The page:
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Heated air temperature in the cabin is adjusted via the existing rear cabin heater valve. During the heating mode, the Heater Temperature Actuator opens and regulates the existing rear cabin heater valve via the existing cable actuation. This actuator is located behind the instrument panel. Its adjusting range extends from "heating final stop" (all air channeled from the heat exchanger) to cooling "final stop (no air channeled from the heat exchanger)". The Rear Heat Temperature Actuator is activated according to the position selected on the Rear Heat Rocker Switch located on the ceiling console, between the first and second rows of seats. This location allows both front and rear occupants (in the second row) to adjust the rear heat independently of the cockpit heat. The bar indicator, indicates the % of rear heat that is selected.
The outside air temperature sensor is located in the engine compartment and is exposed to the airflow into the compartment. This temperature sensor continuously measures the temperature of the air passing by the outside of the aircraft. The ECU uses the
signal from this sensor to calculate the temperature for the Outside Air Temperature (OAT) indication on the digital Switch Panel display.
The expansion valve is located at the inlet to the evaporator. It is a connection point between the high-pressure and low-pressure side of the refrigeration system. The expansion valve determines the flow rate of the refrigerant and provides a pressure drop, reducing pressure on the liquid refrigerant before it enters the evaporator.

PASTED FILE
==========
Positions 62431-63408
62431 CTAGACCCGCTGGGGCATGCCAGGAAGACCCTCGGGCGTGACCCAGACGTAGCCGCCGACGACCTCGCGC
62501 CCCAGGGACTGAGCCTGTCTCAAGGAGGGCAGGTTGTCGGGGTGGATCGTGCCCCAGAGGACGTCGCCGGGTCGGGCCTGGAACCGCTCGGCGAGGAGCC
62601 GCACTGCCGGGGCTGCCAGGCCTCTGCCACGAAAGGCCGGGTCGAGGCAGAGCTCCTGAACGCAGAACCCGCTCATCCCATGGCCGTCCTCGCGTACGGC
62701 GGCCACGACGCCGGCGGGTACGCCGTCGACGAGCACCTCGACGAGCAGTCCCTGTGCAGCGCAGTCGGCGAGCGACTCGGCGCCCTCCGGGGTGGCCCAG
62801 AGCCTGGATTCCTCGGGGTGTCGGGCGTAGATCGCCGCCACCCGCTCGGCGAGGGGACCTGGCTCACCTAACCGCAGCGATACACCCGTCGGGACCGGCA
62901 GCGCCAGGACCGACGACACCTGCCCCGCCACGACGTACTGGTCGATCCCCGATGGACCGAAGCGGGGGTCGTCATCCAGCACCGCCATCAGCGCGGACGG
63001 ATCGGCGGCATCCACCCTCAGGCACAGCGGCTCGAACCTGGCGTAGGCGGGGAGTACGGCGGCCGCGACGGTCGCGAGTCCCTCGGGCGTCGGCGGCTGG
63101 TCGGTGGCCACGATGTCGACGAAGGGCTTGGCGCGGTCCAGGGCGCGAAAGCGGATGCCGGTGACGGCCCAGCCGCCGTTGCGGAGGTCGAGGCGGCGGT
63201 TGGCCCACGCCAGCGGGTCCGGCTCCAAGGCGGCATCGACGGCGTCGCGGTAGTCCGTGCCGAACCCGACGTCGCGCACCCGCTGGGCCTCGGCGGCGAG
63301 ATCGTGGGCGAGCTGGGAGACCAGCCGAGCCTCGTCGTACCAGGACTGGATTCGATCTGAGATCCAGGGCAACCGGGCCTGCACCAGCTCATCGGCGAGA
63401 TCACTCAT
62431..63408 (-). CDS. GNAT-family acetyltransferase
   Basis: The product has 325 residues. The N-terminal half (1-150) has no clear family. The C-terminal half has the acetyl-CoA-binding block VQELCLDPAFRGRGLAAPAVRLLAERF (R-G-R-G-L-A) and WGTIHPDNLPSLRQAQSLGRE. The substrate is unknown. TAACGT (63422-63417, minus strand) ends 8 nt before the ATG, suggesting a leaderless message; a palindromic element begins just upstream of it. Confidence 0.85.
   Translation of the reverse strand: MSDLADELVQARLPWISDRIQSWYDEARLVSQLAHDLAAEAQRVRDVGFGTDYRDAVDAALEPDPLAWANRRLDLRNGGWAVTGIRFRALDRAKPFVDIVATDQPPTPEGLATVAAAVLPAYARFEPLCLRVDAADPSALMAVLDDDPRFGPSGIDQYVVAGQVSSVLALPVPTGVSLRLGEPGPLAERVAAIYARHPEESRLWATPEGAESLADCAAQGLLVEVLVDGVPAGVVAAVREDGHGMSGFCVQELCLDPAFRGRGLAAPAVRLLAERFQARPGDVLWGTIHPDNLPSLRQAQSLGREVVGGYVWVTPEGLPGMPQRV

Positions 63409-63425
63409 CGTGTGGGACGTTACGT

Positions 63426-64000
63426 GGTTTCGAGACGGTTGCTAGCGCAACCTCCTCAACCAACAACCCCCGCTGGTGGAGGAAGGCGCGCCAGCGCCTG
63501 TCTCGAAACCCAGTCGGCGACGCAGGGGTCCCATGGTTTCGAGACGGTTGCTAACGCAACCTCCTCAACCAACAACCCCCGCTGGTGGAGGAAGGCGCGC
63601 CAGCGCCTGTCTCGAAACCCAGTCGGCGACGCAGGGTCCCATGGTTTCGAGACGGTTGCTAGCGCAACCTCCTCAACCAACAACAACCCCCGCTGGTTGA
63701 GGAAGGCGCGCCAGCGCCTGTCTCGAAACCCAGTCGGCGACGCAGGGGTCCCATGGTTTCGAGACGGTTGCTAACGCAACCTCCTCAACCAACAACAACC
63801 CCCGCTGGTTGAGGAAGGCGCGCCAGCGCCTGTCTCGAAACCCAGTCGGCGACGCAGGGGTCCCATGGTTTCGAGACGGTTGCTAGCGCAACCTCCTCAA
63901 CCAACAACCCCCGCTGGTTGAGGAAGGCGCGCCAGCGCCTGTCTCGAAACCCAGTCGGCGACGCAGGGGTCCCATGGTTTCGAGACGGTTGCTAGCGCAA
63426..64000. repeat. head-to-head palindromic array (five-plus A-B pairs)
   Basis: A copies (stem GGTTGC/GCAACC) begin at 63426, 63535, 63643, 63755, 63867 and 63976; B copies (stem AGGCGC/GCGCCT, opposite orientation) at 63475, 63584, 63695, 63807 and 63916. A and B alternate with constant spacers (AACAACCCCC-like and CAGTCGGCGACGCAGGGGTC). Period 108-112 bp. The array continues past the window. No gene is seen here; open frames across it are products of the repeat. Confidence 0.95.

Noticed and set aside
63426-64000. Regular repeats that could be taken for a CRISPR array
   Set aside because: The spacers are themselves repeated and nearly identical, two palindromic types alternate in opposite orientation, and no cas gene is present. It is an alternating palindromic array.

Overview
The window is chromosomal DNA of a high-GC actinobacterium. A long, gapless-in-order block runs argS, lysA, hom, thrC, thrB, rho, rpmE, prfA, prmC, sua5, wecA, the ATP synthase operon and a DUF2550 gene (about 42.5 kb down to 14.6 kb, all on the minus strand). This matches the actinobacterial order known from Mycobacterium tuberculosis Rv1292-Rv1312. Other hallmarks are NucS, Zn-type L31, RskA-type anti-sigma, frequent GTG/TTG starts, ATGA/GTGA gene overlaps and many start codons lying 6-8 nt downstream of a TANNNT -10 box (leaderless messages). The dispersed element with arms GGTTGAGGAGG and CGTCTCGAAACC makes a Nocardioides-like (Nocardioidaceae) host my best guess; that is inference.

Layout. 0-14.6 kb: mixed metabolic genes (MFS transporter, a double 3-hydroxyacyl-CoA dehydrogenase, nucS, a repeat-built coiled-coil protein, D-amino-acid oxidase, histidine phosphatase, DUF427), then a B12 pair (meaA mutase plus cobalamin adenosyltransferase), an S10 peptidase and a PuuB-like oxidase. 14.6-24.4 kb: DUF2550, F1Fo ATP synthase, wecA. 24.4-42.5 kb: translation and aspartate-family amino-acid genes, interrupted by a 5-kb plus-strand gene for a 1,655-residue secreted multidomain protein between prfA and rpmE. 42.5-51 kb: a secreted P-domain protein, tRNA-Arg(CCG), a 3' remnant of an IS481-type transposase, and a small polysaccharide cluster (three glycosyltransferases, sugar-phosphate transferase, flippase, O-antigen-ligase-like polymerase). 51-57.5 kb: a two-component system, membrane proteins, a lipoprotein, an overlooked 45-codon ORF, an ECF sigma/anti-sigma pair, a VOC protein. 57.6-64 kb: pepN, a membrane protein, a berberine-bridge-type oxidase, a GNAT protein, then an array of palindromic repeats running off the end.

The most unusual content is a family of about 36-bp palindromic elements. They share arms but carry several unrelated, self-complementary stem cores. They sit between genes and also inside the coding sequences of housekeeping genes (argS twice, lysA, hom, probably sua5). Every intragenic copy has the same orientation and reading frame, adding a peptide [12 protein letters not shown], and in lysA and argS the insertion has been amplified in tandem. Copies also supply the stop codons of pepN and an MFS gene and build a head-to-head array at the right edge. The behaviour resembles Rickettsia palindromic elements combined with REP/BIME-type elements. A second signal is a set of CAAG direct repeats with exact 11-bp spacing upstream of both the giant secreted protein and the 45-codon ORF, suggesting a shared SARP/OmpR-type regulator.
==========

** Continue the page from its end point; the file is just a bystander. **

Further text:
The ECU is located in the center console, beneath the instrument panel. It regulates the evaporator blower speeds and heater. Additionally it provides outputs for actuator positions as required.
When air conditioned air is required, the evaporator blower is actuated and air is distributed through the duct in cabin ceiling and in the rear panel behind the baggage area.
When cockpit heat is required, the compressor and evaporator blower are turned off and the existing heater in the forward cabin is turned on. Heated air is distributed approximately 90% to the floor ducts in the cockpit with the remaining air being diverted to the defog ducts.
When the Defog " " mode is selected the existing defog valve is activated at and air is distributed to the windscreen. Temperature selection on the digital Switch Panel regulates the temperature of the defog air.
the compressor and regulating the evaporator blower speed during cooling requirements and by regulating the heater temperature door during heating requirements. The temperature sensor assembly contains a calibrated thermistor and fan used to draw cabin air over the thermistor. The sensor assembly is located on the inside of the center console. If the sensor fails manual temperature control will be required by pilot input into the Switch Panel.
The evaporator blower draws cool, dry air from the evaporator assembly and ducts it into the existing overhead cabin vent system.
The condenser receives high-temperature, high-pressure vapor from the compressor. The assembly is located in the empennage and draws air from the empennage compartment and vents the exhaust air overboard through a side duct in the aircraft. The refrigerant vapor enters at the upper fitting of the condenser. As the vapor flows through the condenser,it releases heat to the cooler ambient air flowing over the condenser.
Cabin temperature is determined by comparing the inside temperature of the aircraft with the desired cabin temperature setting. The temperature is regulated by cycling
The evaporator removes heat and moisture from air entering the aircraft cabin. The unit is located in the empennage just aft of the aft cabin bulkhead. This assembly utilizes a plate and fin type evaporator coil.
The Beechcraft Bonanza 36 Series utilizes a swash or wobble-plate-type axial compressor. The displacement of the compressor is 147cm3. The compressor cycles to regulate cabin temperature and to avoid evaporator coil freeze-up.